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Facebook has added its first bank to users of its Facebook At Work free enterprise app, sparking speculation that version 2.0 may be imminent.
Royal Bank of Scotland (RBS) is the biggest company to partner with Facebook At Work to date, but some observers say the move makes little sense with the app's current functionality.
RBS has described the partnership as “ground-breaking”, but analysts have questioned this in the light of the fact that version 1.0 simply helps companies build a private social network for their employees to contact and collaborate with each other.
According to RBS, the business version of Facebook is to be made available to 100,000 staff to encourage collaboration and allow employees to communicate faster and more efficiently.
As well as using it on desktop computers, employees will also be able to download it to their phones and tablets so they can keep track of work when they are on the move.
The app has a similar look and feel to the Facebook that people use every day and employees will be able to use all of the same features, allowing them to post photos, create groups and events, update their work profiles, and send private messages to colleagues.
RBS said a pilot study has shown that staff were able to work much more efficiently together, answer customer questions faster, update other colleagues on their work in a much more engaging way and source a far wider range of ideas for ongoing projects with minimal training required.
The bank said Facebook At Work will be completely separate from personal Facebook accounts, meaning information shared between RBS employees is accessible only to colleagues within the bank.
Information shared on the site will be safe, secure and confidential, the bank said, without providing any details. Julien Codorniou, director of global platform partnerships at Facebook, told the Financial Times that RBS had a lot of security requirements which have all been addressed.
According to Codorniou, all the data that resides in the application belongs to the employer and is not mined for advertisements, as on the main site. It is treated as “highly confidential” and is encrypted in transit.
However, he said that like the main Facebook site, the data is not encrypted at all times. This theoretically allows Facebook to be served with a subpoena to obtain information that resides in the network, the Financial Times said.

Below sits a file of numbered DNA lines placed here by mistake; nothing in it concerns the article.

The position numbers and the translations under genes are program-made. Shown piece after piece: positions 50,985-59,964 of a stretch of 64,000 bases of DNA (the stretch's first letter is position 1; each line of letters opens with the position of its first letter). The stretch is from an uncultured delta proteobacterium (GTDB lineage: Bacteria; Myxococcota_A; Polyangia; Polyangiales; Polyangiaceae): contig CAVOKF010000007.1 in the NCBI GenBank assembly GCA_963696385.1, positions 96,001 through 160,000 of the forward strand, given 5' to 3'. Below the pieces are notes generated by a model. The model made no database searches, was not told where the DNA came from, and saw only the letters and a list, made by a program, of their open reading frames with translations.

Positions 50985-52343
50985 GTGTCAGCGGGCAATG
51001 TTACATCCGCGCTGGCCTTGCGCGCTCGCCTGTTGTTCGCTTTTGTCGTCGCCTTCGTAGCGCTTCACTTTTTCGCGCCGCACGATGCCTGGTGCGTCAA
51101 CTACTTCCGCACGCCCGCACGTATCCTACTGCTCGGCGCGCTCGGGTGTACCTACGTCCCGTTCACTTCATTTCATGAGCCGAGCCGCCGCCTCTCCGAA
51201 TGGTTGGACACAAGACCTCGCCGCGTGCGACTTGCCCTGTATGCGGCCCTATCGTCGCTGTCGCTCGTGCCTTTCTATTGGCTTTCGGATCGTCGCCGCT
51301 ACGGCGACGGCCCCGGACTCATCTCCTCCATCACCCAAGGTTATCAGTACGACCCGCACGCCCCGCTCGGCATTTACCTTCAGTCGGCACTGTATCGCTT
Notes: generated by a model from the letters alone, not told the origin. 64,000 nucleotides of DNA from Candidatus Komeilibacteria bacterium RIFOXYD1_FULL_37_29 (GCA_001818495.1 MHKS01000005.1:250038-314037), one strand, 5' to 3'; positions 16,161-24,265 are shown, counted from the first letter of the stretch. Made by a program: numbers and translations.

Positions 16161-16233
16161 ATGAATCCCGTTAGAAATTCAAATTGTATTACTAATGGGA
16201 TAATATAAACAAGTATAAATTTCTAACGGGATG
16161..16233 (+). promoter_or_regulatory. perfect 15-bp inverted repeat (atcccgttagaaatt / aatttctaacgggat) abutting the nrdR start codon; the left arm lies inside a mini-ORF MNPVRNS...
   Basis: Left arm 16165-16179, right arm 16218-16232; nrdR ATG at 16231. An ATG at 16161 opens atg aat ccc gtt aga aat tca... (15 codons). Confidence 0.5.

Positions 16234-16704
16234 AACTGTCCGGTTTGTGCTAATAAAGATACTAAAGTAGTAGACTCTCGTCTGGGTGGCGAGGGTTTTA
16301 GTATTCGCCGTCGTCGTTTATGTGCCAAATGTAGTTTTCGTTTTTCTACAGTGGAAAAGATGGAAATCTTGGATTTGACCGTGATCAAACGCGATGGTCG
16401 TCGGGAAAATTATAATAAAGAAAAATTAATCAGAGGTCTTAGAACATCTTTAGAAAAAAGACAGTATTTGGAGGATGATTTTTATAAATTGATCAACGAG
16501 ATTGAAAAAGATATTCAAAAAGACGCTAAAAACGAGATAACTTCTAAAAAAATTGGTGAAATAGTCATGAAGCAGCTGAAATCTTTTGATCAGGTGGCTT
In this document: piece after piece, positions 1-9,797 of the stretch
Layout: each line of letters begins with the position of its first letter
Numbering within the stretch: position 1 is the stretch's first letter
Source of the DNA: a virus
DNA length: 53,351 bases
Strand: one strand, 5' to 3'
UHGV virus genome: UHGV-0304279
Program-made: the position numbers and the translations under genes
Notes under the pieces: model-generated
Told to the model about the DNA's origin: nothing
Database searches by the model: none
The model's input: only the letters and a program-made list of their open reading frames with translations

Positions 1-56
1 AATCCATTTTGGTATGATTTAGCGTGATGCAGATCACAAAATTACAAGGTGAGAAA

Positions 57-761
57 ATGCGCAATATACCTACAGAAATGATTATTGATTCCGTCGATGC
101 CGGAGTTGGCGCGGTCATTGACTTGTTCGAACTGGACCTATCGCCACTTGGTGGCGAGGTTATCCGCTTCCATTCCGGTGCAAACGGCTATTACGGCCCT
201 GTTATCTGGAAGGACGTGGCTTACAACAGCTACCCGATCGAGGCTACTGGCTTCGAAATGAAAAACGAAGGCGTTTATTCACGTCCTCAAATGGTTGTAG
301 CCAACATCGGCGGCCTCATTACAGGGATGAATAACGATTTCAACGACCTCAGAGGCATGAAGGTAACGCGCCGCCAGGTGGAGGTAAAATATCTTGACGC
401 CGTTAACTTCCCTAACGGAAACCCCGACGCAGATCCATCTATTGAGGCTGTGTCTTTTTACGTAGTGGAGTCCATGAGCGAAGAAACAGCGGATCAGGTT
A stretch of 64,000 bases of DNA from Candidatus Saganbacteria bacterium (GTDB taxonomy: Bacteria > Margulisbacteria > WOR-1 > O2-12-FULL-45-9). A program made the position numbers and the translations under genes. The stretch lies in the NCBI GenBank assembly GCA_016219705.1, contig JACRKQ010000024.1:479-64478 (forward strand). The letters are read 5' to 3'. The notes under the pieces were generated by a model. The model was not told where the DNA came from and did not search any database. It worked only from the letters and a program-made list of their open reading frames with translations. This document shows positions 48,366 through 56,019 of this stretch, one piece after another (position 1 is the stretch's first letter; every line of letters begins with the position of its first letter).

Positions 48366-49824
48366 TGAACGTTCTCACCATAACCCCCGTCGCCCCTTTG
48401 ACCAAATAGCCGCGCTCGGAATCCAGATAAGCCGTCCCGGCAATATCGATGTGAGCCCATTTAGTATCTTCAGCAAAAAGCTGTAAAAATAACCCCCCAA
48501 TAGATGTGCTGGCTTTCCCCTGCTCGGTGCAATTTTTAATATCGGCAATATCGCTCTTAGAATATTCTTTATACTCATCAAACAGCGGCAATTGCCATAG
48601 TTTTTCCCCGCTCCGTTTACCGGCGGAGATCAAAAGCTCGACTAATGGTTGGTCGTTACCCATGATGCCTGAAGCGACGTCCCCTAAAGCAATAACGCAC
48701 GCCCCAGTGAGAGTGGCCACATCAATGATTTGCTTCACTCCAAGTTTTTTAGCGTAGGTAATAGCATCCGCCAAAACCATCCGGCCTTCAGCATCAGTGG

News of the move comes just a week after a suspected data breach of four million customer details at phone and broadband provider TalkTalk shook the UK business and consumer worlds.
RBS began the pilot of Facebook At Work in July 2015 and it will be rolled out to 30,000 employees by end of March 2016. By the end of 2016 all employees will be using the tool.
“I’ve already been using Facebook At Work while we test it and it’s been so useful – allowing me to exchange information and ideas quickly and securely with all my team on a wide range of projects,” said RBS chief administrative officer Simon McNamara.
“I’m excited about how bringing people together from all across the bank through Facebook At Work can help our employees do their job better, whether it’s being able to find answers to customer queries much faster or helping us come up with bright new ideas.”
Enterprise software integration
Eventually, analysts expect Facebook to offer Facebook At Work as a subscription-only enterprise app that could include productivity features like those already available in Office 365 and Google Apps For Work.
But commentators have noted that Facebook At Work does not currently offer any real spreadsheet or document creation features like Office365 or Google Apps For Work.
Facebook later plans to charge for extra features, including integration with other enterprise software, such as Microsoft’s Office 365, according to the Financial Times.
“The quote about helping employees ‘do their jobs better’ by ‘finding answers to customer queries faster’ and ‘coming up with bright new ideas’ is almost the boiler plate statement for any enterprise collaboration tool,” said Tristan Rogers, chief of retail collaboration platform provider Concrete.
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“Analysts are already calling time on enterprise collaboration 1.0. Talking about work is not doing work, and version 2.0 needs to be about tools that make doing work easier, faster and more collaborative. Facebook may be the grandaddy of social media, but in the enterprise it looks like a tool which is seven years too late to the party. And it wasn't a very good party in the first place,” he said.
Other commentators have speculated that the partnership with RBS is an experiment in creating an alternative Facebook-branded Office cloud-based platform for corporations that are currently dependent on Office 365 and Google Apps For Work.
According to analyst Motek Moyen, it is not that difficult or expensive to create a cloud-based spreadsheet or document creation app that allows workers on Facebook At Work's social network to create/collaborate over office-related documents/files.
“The rapidly growing enterprise software-as-a-service (SaaS) market is a fertile expansion ground for Facebook. I'm confident that Facebook could eventually really compete with Microsoft and Google by coming up with a flat $1 per user monthly licensing fee for its own future enterprise productivity suite,” he wrote in an article for Seeking Alpha.
This means 100 million employees using Facebook productivity apps will generate $100m a month and $1.2bn a year in non-advertising related revenue, which will meet Facebook’s need to expand beyond its advertising-centric business model.